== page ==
What’s the ideal mix? I don’t know. Maybe it’s 25% of kids in public early education centers, or perhaps it’s 75%. This depends largely on how many private providers can combine good quality with a reasonable rate of return.

WHY UNIVERSAL?

Why should early education be universal? Why not just expand Head Start a bit?

Three reasons. First, it isn’t just low-income parents who struggle to find good-quality care that’s affordable. Middle-class parents do too. Second, family structure and parents’ traits and behaviors are key sources of disadvantage, and they don’t overlap perfectly with family income. If we target low-income households, we’ll miss many children who need help. Third, development of cognitive and especially noncognitive skills is aided by peer interaction. Children from less advantaged homes gain by mixing with kids from middle-class homes, which doesn’t happen in a program that exclusively serves the poor.17

WHY NOT BEGIN AT BIRTH?

If early education is so great, why not encourage parents to start right after birth? The reason is that research suggests children tend to fare best staying with a parent during the first year of life.18

So along with facilitating early education for kids aged one to four, we should make it possible for more parents to stay home with their children during the first year.19 Right now, we require that firms with 50 or more employees grant 12 weeks of unpaid leave to new parents.20 Some large firms offer paid leave, but that’s entirely voluntary. Here too, the Danes and Swedes have it about right. They provide tax-funded paid parental leave for roughly one year. A portion is use-it-or-lose-it for the father; if he chooses not to take any leave, the couple loses that time. Otherwise they are free to split the leave however they like.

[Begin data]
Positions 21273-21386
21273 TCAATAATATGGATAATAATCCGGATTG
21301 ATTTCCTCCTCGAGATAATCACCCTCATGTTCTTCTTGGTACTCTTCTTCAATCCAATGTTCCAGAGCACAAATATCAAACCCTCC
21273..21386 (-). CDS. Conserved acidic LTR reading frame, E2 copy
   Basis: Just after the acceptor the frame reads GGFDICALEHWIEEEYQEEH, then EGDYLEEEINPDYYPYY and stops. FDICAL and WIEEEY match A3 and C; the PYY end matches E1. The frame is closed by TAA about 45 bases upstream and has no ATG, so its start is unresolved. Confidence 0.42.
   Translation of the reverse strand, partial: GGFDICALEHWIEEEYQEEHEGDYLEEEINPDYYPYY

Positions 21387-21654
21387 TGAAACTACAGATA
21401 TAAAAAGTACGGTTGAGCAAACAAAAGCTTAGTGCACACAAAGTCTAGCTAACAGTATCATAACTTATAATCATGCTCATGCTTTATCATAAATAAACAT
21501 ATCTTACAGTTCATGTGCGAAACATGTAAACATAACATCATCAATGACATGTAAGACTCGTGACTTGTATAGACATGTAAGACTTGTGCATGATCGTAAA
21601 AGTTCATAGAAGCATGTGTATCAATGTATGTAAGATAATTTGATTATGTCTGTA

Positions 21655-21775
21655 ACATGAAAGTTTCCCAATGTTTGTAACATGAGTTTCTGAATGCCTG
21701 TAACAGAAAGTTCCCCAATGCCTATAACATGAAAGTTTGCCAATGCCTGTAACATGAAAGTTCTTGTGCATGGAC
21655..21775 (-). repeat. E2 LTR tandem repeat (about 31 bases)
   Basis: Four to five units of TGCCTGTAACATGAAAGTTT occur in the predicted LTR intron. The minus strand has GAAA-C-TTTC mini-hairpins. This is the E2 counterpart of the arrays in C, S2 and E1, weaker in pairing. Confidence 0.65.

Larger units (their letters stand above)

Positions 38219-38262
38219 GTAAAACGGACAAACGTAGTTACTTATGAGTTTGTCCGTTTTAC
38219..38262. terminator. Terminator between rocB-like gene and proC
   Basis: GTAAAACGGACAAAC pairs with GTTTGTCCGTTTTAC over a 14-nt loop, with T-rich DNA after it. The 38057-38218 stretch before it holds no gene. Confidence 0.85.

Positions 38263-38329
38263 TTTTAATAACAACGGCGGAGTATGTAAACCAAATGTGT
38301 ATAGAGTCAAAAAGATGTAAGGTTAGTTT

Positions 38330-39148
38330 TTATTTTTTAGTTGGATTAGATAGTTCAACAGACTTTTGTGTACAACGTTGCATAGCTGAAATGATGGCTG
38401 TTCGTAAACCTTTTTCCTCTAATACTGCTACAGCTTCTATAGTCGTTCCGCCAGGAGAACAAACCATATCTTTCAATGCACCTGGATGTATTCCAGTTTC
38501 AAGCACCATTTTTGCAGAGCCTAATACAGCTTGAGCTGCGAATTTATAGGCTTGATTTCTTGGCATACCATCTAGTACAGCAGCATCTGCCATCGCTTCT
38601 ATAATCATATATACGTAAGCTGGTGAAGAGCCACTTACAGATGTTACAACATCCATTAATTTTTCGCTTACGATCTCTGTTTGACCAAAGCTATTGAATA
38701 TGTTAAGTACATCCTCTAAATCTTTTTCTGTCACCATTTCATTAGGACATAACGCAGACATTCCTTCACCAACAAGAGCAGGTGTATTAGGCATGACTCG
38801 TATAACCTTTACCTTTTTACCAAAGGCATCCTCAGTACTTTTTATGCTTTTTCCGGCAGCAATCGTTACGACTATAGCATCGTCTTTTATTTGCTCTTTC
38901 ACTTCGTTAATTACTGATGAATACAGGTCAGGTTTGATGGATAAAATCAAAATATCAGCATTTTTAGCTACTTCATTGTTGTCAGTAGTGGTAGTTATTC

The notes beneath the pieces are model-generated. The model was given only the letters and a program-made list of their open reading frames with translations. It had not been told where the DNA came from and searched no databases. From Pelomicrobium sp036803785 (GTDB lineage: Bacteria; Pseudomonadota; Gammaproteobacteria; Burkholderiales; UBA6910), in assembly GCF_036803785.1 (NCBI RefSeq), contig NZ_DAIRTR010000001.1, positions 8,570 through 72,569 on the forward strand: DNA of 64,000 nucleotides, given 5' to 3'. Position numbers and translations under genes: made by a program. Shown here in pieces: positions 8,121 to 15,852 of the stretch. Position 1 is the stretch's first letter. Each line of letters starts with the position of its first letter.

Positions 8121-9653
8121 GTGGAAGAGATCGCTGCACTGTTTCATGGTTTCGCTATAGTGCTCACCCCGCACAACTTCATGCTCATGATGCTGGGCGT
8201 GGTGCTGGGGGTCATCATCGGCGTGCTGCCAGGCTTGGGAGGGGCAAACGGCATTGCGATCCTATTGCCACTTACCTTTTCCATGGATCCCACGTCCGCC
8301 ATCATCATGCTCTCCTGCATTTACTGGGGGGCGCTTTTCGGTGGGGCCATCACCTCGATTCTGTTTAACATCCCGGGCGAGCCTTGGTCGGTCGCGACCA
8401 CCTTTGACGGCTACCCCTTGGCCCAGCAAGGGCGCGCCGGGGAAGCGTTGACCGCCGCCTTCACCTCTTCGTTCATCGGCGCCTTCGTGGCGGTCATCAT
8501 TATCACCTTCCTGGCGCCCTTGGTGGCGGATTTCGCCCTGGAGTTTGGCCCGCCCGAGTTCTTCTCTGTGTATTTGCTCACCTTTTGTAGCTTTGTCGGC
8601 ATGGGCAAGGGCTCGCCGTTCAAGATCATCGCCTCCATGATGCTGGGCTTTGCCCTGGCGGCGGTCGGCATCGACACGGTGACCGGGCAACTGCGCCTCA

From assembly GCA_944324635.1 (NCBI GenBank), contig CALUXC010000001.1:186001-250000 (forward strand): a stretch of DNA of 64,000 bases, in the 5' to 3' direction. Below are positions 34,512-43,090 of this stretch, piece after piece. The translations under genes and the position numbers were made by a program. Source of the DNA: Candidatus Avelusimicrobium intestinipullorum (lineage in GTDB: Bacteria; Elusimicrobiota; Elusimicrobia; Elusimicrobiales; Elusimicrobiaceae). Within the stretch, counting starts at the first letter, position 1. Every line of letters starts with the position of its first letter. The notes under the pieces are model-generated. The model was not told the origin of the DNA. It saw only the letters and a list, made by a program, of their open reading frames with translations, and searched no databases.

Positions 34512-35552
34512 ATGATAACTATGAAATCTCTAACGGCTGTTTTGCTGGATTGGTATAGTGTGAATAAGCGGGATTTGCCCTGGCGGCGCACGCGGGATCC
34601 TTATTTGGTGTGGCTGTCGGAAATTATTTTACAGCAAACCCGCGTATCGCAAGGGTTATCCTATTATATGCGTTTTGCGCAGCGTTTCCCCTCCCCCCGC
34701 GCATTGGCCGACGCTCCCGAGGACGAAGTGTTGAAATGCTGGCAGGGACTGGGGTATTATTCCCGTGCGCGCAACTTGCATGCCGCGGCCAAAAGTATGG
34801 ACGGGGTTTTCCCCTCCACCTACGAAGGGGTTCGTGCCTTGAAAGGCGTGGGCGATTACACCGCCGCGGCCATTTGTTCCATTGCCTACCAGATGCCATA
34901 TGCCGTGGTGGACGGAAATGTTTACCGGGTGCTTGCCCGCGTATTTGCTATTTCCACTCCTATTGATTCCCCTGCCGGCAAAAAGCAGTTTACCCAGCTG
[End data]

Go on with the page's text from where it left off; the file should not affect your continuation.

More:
HOW MUCH SHOULD PARENTS PAY FOR EARLY EDUCATION?

American parents with a child younger than age five in out-of-home care currently pay, on average, about $9,000 per year for that care. Childcare expenditures amount to 40% of income for families with incomes below $18,000, and 20% for those with incomes between $18,000 and $36,000.21 That’s far too much.

How much should parents pay? A sliding scale, with the user fee rising in proportion to family income and capped at around 10%, seems sensible.

Should it be free for those with low incomes? I think that would be a mistake. Early education differs from services that relatively few people opt out of, such as police protection, healthcare, and even K-12 education. Families that prefer to provide stay-at-home parental care for their young children will elect not to use it. This argues for having parents who do use it pay something — even parents with little income. The fee should be modest, but it shouldn’t be zero.